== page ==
Source: The Washington Post
At night, voices rise in the street. Sweet, joyful, musical voices in lyric Creole. A symphony of hope in a landscape of despair.
"It doesn't mean anything if Satan hates me, because God loves me," sing the women at Jeremy Square, their faces almost invisible in the darkness of this powerless, shattered downtown. "God has already paid my debt."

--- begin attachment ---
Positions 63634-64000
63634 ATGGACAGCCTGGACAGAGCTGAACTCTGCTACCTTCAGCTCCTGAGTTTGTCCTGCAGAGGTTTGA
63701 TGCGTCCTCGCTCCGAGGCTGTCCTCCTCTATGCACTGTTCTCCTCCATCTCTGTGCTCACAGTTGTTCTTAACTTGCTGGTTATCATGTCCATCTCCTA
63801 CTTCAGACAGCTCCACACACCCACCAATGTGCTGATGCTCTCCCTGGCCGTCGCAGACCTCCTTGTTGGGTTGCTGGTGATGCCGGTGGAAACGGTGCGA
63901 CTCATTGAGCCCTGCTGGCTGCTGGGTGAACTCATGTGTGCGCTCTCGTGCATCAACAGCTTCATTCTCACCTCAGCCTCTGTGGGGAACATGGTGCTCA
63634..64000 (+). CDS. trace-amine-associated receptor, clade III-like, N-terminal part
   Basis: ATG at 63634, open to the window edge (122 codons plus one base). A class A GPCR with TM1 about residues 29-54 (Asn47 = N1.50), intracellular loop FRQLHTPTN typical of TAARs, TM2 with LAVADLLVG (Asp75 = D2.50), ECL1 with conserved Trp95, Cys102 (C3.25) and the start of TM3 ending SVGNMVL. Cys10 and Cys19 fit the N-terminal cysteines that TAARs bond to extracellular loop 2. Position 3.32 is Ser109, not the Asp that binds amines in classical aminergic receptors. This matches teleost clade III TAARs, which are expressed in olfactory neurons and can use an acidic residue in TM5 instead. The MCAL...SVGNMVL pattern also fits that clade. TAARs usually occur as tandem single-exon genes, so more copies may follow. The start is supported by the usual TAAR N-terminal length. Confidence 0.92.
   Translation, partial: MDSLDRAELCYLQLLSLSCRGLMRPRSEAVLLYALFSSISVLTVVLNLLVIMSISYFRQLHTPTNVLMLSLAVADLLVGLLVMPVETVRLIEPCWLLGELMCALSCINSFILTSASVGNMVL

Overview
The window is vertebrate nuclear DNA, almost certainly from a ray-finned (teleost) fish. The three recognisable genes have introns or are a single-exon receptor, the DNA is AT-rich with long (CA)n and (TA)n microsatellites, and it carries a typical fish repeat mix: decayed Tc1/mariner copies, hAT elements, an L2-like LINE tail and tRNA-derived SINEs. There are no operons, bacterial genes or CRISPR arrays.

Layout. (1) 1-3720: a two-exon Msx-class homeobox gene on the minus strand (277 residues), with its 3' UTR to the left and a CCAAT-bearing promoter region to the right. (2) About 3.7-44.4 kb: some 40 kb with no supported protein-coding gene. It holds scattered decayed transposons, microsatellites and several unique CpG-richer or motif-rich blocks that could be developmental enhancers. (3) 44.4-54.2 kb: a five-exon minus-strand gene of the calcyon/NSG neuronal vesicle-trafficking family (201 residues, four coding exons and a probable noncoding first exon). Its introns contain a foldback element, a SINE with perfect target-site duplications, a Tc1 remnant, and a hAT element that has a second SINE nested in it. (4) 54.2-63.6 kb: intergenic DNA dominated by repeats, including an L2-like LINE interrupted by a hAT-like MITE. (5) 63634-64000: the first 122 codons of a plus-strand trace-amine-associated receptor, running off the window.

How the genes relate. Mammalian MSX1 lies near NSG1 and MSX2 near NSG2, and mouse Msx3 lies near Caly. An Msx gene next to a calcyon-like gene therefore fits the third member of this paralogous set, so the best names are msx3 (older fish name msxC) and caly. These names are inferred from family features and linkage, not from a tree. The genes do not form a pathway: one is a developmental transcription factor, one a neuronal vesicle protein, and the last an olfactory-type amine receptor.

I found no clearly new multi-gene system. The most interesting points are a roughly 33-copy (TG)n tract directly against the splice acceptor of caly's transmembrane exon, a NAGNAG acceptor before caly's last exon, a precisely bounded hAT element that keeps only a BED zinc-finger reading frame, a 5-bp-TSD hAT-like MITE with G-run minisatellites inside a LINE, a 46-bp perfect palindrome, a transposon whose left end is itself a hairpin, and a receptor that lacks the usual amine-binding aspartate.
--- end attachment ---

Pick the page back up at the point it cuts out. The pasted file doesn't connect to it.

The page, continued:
Haiti is known as a society of devout Christians -- Catholics, Protestants, Methodists, evangelicals -- and followers of voodoo. Faith has long played a powerful role in this impoverished nation, giving hope to the poor and fulfilling social functions that the government is incapable of handling.
But in the days since the earth pitched and rolled here, pulverizing shanties and mansions alike, the religious differences that sometimes separated Haitians have come crashing down.
Port-au-Prince has become a kind of multidenominational, open-air church. Tens of thousands live in the street together, scraping for food and water, sharing their misery and blending their spirituality.